When the U.S. Open began about two weeks ago, I noticed an article about the U.S. Open with the lead, “Agassi’s Last Hurrah?” Tennis is a funny game. At age 34, in most other sports Andre Agassi would still have a chance at being in his prime. In golf, hell, he’d still almost be a babe. But in tennis, 34 is pretty much geezerville.
Now that the U.S. Open is over, and since it probably won’t be long before Agassi hangs up the racquet, it is worth contemplating whether or not Agassi is one of tennis’s all-time greats.
Some of you might be now be screaming, John McEnroe-like, “YOU CAN”T BE SERIOUS! Of course he’s one of the all-time greats.” But bear with me for a few paragraphs.
Let’s start with the five men tennis players who played only in the Open Era (since 1968) that no serious tennis fan would dispute are truly great: Bjorn Borg, Jimmy Connors, Ivan Lendl, John McEnroe, and Pete Sampras. Now, let’s see how Agassi fares against those five.
The first place to start is tournament wins. Borg had 62, Connors 109, Lendl 94, McEnroe 77, and Sampras 64. At 59 (it might actually be 60 now—I think that page is a bit out of date) Agassi is certainly very close to, if not within, the range of greatness. So let’s give him the benefit of the doubt, and say his numbers on this statistic would qualify for greatness.
The next aspect to look at is number of wins at the Grand Slam tournaments (for non-tennis fans, those are the Australian Open, French Open, U.S. Open, and Wimbledon.) Agassi’s 8 Grand-Slam titles surpass McEnroe’s 7, equal Connors’ and Lendl’s 8 each, and are only exceeded by Borg’s 11 and Sampras’s 14. He also seems to be in the “greatness range” on this measure too.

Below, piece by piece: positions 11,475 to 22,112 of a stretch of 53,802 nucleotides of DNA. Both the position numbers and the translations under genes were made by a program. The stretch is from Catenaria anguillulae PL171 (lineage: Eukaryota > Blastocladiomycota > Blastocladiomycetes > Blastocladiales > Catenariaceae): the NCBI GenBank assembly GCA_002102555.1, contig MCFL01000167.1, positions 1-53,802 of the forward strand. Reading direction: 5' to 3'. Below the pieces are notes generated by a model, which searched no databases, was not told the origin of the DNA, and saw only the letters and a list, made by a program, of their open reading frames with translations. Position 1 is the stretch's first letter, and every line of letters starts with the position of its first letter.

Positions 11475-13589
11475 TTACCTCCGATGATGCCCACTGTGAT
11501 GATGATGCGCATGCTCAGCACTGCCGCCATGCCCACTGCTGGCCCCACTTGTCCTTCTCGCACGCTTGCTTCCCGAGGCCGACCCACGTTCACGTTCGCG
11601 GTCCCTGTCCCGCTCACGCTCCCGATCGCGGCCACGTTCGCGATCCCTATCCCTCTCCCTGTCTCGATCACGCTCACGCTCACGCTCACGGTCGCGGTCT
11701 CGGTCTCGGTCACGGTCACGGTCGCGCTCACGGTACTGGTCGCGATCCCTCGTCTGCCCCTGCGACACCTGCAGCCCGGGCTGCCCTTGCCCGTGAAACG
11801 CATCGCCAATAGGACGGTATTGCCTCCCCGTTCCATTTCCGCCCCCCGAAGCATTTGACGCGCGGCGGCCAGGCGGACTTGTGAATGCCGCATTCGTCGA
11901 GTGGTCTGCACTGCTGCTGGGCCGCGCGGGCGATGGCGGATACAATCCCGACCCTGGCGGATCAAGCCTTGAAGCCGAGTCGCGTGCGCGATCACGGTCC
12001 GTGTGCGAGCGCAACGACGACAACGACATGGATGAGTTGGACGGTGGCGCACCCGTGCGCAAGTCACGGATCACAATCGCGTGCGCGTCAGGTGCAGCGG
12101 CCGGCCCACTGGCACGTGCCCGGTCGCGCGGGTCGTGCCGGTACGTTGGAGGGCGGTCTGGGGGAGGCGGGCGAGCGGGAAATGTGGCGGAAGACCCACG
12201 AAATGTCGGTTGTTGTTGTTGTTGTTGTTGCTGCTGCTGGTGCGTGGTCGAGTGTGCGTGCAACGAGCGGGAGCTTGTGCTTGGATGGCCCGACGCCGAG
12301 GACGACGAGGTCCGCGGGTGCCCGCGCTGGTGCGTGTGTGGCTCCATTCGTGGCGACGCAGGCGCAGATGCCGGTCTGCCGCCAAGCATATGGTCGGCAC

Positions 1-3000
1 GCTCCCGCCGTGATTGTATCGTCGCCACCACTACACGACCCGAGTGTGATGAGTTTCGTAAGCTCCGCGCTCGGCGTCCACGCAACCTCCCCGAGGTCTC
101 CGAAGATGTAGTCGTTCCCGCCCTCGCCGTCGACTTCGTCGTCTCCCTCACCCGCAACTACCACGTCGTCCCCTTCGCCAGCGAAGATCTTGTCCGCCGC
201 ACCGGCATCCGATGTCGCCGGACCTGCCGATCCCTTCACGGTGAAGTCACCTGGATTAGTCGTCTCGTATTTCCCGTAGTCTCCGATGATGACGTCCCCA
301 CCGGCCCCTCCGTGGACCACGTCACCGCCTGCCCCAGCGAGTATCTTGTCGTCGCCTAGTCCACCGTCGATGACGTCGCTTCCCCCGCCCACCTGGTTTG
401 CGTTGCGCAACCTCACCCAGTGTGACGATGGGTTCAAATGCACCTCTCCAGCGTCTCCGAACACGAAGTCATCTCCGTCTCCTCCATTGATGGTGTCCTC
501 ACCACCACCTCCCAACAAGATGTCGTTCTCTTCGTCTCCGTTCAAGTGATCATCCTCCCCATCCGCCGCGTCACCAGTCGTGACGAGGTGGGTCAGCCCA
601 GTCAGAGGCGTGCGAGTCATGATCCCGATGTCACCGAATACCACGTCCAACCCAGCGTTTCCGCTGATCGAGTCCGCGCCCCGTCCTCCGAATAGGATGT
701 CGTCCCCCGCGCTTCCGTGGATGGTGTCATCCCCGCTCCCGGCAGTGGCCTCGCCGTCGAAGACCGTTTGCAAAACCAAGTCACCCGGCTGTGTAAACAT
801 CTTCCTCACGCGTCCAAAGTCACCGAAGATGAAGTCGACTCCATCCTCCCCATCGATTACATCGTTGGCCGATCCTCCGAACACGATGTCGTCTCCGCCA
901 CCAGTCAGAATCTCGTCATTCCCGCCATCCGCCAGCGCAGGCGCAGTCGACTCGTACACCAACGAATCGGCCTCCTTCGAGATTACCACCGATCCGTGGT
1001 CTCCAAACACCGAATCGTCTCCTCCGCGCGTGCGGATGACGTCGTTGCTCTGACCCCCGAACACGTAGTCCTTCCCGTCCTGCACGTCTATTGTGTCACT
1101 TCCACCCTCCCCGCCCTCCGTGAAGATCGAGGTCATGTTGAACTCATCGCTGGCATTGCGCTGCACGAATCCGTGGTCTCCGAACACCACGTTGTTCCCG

But here is where the comparison begins to falter. Half of Agassi’s Grand Slams are Australian Open titles. Of the five greats, the players with the next most Australian titles are Lendl and Sampras, with two each. Connors has one, and McEnroe and Borg have none. This matters because the Australian Open has been the “Garbage Can” Slam since Australia’s tennis heyday waned in the early 1970s. Without lots of top Australian players, the Australian Open lost some prestige as top players from other countries decided not to play in it. As best as I can determine, both Connors and Borg stopped playing in it during the mid 1970s, and McEnroe didn’t show up until about 1983. That means that for about seven to eight years the top two-to-three tennis players in the world didn’t play in it. The Australian Open has made something of a comeback in recent years, yet it is not uncommon for a lot of top players to skip it each year. Winning isn’t quite the challenge as winning the other three where most of the top players show up. Thus, Agassi’s Slam record just isn’t as prestigious as the other five great players.